A tinge of red but not quite red – a Rose it is. It is fascinating that both red wine and Rose are produced with the same grapes but look vastly different due to the different production methods. For Rose, the skins of red grapes only touch wine briefly for a few hours, unlike its sibling red wine that ferments for weeks on red grape skins. Once the wine has achieved the ideal pinkish color, the grape skins would be removed immediately. Depending on the contact time, Rose run the gamut from light orangey pink to intense, spicy pink.
The grape varietals commonly used to make a Rose are diverse: Pinot Noir, Syrah, Grenache, Merlot, Malbec, Cabernet Sauvignon, Tempranillo, Sangiovese, and Zinfandel
Flavors in Rose
Flavors in Rose tend to be subtler than that of their red wine varietal counterparts. The primary flavors are strawberry, rose petal, citrus, honeydew melon and rhubarb. However, the flavor profile varies greatly depending on the region and the producer.
Styles of Rose
Dry Rose Wine
Dry Rose Wine is the most common style produced today worldwide. If you don’t want a sweet wine, Dry Rose Wine is the way. Here are the most common dry Rose wine varieties used either alone or in a blend:
Tasting note: Gorgeous pale pink. A burst of sweet red fruit flavors (strawberry and raspberry) and a finish that often ends with zesty sweet lemon-like acidity.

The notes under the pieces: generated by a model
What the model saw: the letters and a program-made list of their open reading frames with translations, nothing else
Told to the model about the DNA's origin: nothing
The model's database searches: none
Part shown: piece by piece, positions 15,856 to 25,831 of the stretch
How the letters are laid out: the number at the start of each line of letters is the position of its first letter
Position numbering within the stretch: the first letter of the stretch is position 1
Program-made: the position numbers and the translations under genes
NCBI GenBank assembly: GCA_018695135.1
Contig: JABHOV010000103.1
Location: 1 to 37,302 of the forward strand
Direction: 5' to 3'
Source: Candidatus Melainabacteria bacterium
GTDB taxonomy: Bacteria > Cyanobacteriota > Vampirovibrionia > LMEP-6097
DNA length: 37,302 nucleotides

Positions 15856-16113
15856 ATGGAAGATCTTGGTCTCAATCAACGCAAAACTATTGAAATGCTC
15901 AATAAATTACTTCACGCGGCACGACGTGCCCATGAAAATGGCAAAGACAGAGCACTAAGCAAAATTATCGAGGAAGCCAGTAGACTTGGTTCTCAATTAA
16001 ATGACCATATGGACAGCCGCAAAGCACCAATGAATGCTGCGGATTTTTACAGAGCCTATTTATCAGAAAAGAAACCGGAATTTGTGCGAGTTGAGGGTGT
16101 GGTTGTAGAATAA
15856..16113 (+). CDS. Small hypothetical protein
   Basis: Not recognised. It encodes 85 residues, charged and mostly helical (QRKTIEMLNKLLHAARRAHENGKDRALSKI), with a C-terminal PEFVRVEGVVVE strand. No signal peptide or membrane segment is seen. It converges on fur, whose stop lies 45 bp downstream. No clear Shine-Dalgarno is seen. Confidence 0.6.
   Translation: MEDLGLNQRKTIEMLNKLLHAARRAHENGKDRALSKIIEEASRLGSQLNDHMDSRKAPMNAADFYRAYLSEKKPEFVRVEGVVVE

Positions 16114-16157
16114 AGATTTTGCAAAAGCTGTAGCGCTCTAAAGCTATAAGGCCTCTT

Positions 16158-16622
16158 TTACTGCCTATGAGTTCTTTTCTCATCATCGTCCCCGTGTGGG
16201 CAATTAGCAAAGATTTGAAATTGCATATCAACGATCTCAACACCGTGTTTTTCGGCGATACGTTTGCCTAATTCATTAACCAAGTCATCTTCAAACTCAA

Food pairing: This lively, fruity dry rose variety is a perfect partner with appetizers such as fruit salads, aromatic spices present in Indian cuisine as well as nightshades such as eggplants and tomatoes.
Tasting note: The light color speaks for itself. Soft on the palate but bursting with robust, aromatic flavours of our favorite summer fruits – strawberry, orange zest, lemon zest, watermelon, white cherry.
Food pairing: Perfect with French spices such as Thyme or the Herbs de Provence blend that accent the sweet fruity flavor of this Dry Rose.
Tasting note: The flavor profile is bold with unexpected combination of crunchy red fruits (sweet cherry, wild strawberry, raspberry) and aromatic spices (allspice, clove, cumin).
Food pairing: This Rose has an earthy tone to it that complements a variety of dishes. Rich Chinese food dishes, Thai curries and Italian favorites such as prosciutto.
Tasting note: This Syrah blend stands out with its deep, rich ruby color. So-called the meatiest of the bunch due to its rich flavor and oily texture. Definitely not for everyone but appealing to those who love a spicy peppery note in the aftertaste that comes from white pepper, red pepper flake.
Food pairing: Pair this savory Rose with lemon-garlic shrimp or a roast vegetable linguine and you will impress any guest.
Sweet Rose wine
Well, if you are in search of a sweet Rose wine, not all hope is lost. Even though not commonly produced, it can be made sweet by simply not fermenting all the sugar into alcohol. Here are some traditionally sweet Rose wines: White Zinfandel, White Merlot, Pink Moscat
88 Lounge boasts a wide range of Rose. Come join us for a refreshing glass of fruity Rose to get energized for the week!
GRIS BLANC – LANGUEDOC
CHATEAU ROUBINE CRU CLASSE – COTE DE PROVENCE